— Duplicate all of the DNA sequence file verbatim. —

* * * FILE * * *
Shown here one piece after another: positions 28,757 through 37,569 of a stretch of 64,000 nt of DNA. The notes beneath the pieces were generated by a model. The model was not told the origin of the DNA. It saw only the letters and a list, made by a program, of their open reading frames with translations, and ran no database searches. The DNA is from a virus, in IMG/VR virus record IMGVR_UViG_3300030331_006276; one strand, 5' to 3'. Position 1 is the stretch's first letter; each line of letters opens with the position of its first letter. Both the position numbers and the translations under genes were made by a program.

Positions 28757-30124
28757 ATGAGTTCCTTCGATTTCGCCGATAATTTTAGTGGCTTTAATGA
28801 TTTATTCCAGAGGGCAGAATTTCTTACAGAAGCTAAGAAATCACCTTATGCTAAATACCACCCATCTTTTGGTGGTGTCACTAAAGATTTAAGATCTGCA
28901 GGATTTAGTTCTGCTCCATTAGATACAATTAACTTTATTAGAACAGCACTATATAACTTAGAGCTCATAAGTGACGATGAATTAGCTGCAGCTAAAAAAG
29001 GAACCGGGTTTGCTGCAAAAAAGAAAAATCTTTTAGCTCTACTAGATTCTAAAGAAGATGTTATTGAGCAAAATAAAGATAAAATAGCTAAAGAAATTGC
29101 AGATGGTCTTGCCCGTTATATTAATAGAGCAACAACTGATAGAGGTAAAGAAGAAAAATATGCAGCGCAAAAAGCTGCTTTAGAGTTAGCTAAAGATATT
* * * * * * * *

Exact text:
Shown here one piece after another: positions 28,757 through 37,569 of a stretch of 64,000 nt of DNA. The notes beneath the pieces were generated by a model. The model was not told the origin of the DNA. It saw only the letters and a list, made by a program, of their open reading frames with translations, and ran no database searches. The DNA is from a virus, in IMG/VR virus record IMGVR_UViG_3300030331_006276; one strand, 5' to 3'. Position 1 is the stretch's first letter; each line of letters opens with the position of its first letter. Both the position numbers and the translations under genes were made by a program.

Positions 28757-30124
28757 ATGAGTTCCTTCGATTTCGCCGATAATTTTAGTGGCTTTAATGA
28801 TTTATTCCAGAGGGCAGAATTTCTTACAGAAGCTAAGAAATCACCTTATGCTAAATACCACCCATCTTTTGGTGGTGTCACTAAAGATTTAAGATCTGCA
28901 GGATTTAGTTCTGCTCCATTAGATACAATTAACTTTATTAGAACAGCACTATATAACTTAGAGCTCATAAGTGACGATGAATTAGCTGCAGCTAAAAAAG
29001 GAACCGGGTTTGCTGCAAAAAAGAAAAATCTTTTAGCTCTACTAGATTCTAAAGAAGATGTTATTGAGCAAAATAAAGATAAAATAGCTAAAGAAATTGC
29101 AGATGGTCTTGCCCGTTATATTAATAGAGCAACAACTGATAGAGGTAAAGAAGAAAAATATGCAGCGCAAAAAGCTGCTTTAGAGTTAGCTAAAGATATT